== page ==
Questions and answers, part three; the 6-4 point

Hello world! Now I finally found the time to answer to Michi’s query regarding the 6-4 point. Like with normally with the questions and answers series, please write new questions as comments to this blog post!

First off, I compiled an sgf file (updated on 10 November 2011!) with some more normal variations along with my comments. The eidogo plugin in this blog doesn’t show comments for now, so please download the file (the download link is just below the plugin) for the comments.

[sgfPrepared id=”0″]

The following, here, is for whole-board fuseki. Please check the joseki file first!

If black played double 6-4 points, for example like this, I feel that white 8 is a really feasible counter. After white 8, black can practically no longer have a big right side,  which makes black 3 kind of useless. Later, if white gets the chance, he’ll take A. Black can surely make a game out of this, but it shouldn’t be so out of ordinary for white anymore.

If white plays double 6-4 points, black is simple to play as well. There are a few moves I would consider: black A is one, making white 2 rather useless again (black B later, then, given the chance). Black C instead would split the left side, not giving white 4 much to work for. Or, black could also just play his own game with D – there’s really no hurry in making the white stones useless.

As a summary, I do consider the 6-4 point playable, but it is making a player’s intentions painfully obvious (white 2 in the last figure clearly aims for the upper side, and white 4 for the left side). Personally I favor the 4-4, 3-3 and 3-4 points, which give a lot more flexibility to the follow-ups.

You mentioned middle game problems. That sounds great but could you give examples of such problem collections? And when you analyze a pro game how many times do you replay it on a board?

A good sample I can name is Shuko: The Only Move volume 2 (Fighting middlegame collection), which I’ve liked a lot. Another collection which I’ve liked a lot is completely in Japanese – I’m afraid I’m not able to type the book’s name. But I’ve got a picture instead! Maybe somebody else can translate the name. :)

As for the pro game analysis part, I actually review them quite quickly, like one game in 10-15 minutes or so. I don’t personally feel like I can get much out from the games by spending hours analyzing them. A lot of the techniques professionals use are familiar for me, anyway, so I tend to focus on following the professionals’ whole-board plans and positional judgement. I also don’t replay the games on a board – only on a computer, or on my phone.

12 thoughts on “Questions and answers, part three; the 6-4 point”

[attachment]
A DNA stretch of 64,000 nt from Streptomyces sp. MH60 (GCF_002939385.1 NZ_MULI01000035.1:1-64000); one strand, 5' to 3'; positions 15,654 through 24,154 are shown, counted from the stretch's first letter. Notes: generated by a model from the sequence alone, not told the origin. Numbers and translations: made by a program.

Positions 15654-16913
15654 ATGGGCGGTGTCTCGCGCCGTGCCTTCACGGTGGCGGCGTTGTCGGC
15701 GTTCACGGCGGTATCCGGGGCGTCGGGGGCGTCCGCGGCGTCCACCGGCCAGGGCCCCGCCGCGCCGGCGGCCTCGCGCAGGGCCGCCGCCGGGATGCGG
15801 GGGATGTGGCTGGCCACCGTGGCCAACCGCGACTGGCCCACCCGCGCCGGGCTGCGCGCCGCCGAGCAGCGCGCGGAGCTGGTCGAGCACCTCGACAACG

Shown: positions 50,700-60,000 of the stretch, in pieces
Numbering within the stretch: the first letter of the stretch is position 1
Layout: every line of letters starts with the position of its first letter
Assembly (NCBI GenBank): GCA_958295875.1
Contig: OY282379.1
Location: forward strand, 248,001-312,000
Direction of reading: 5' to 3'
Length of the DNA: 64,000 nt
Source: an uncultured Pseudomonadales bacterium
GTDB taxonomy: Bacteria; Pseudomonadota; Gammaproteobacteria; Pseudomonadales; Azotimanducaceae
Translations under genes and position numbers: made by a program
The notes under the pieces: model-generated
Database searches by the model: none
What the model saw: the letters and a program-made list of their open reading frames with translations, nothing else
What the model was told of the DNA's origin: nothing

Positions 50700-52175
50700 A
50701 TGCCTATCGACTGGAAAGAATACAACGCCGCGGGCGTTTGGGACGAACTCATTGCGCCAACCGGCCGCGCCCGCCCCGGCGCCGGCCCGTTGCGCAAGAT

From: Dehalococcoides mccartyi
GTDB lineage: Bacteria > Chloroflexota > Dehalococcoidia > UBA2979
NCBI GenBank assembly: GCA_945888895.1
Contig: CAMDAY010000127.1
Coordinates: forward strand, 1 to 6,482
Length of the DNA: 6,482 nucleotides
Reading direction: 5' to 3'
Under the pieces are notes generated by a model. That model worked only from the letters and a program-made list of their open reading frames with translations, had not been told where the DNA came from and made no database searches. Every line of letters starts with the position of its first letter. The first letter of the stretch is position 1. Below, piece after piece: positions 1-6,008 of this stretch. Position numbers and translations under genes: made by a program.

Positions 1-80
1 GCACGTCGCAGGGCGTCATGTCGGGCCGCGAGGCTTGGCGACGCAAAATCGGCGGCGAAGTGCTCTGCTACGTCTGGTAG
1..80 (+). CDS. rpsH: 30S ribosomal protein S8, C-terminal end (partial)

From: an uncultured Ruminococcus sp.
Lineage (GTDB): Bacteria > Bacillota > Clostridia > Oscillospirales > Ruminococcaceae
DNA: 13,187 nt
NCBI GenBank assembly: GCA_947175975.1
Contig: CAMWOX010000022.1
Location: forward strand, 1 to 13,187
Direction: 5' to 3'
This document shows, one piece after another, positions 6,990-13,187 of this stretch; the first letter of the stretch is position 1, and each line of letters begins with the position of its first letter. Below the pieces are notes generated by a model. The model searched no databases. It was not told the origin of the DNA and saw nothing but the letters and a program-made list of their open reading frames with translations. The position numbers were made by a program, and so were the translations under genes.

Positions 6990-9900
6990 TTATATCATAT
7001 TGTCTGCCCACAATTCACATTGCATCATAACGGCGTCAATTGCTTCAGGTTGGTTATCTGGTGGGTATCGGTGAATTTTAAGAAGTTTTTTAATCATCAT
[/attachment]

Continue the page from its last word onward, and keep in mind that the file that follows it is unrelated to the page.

1. The book title is 七段合格の中盤戦, which translates to something like “Middlegame to get to 7-dan”. It’s published by Nihon-kiin (i.e. not by a particular author).

  2. This time I’ve got questions about time and space:

    Do you like to play fast games? Do you use a special strategy when playing a blitz or does it just look like you’re playing a few stones weaker in the game record? It seems that professional games are getting ever faster with new tournaments fitted for TV. Is this good for professional go? Some say that in the old days when games lasted a lot longer, go was more harmonious and beautiful. Are people more focused on winning these days?

    My second question is about the size of the board. Do you think that the 19×19 board is somehow special or more balanced than other board sizes? What about smaller boards? Is it good for your go to play some 9×9 now and then? How about giant boards? You can play games on a board up to 38×38 on KGS. Does it add any new aspects to go when playing on such a huge field of war?

  3. Hi Tien,
    first, I have to apologize for my bad english. But I hope, you’ll understand my intention 😉
    I’ve looked about some of your games and realized you like the 3-3(san-san?) opening, so does I for some reasons.
    Could you please explain some principal strategies, the direction of play and something like this with playing this fuseki.
    I’m a weak sdk, so even finding easy tasks like a fuseki I could love, are pretty difficult.
    Btw. nice to see you blogging! I hope to read much more interesting stuff written by you :)
    Best Regards
    Joachim, Germany

  4. Could you show some examples of your game when it is good to play gote? For me it is difficult to know how far I should try to play sente moves that may turn out to be overplay of leave too many weaknesses behind. Is there a term “weak sente” where your opponent may respond or if not then it turned out to be gote?

    1. Thanks for the theme! I now wrote Slow down, you move too fast: http://gooften.net/2011/01/slow-down-you-move-too-fast/

      That should address some part of your gote query. :) For the weak sente question, I don’t think that term holds much importance. When looking at the game afterwards, we can make a clear distinction between which moves were sente and which were gote. During the game, a stronger player will know very accurately which moves will be sente and which will not. Weaker players may want to think more like “I’m not sure if this move will provoke an answer from the opponent”, and think accordingly – I don’t think a new term for this way of thinking is necessary.

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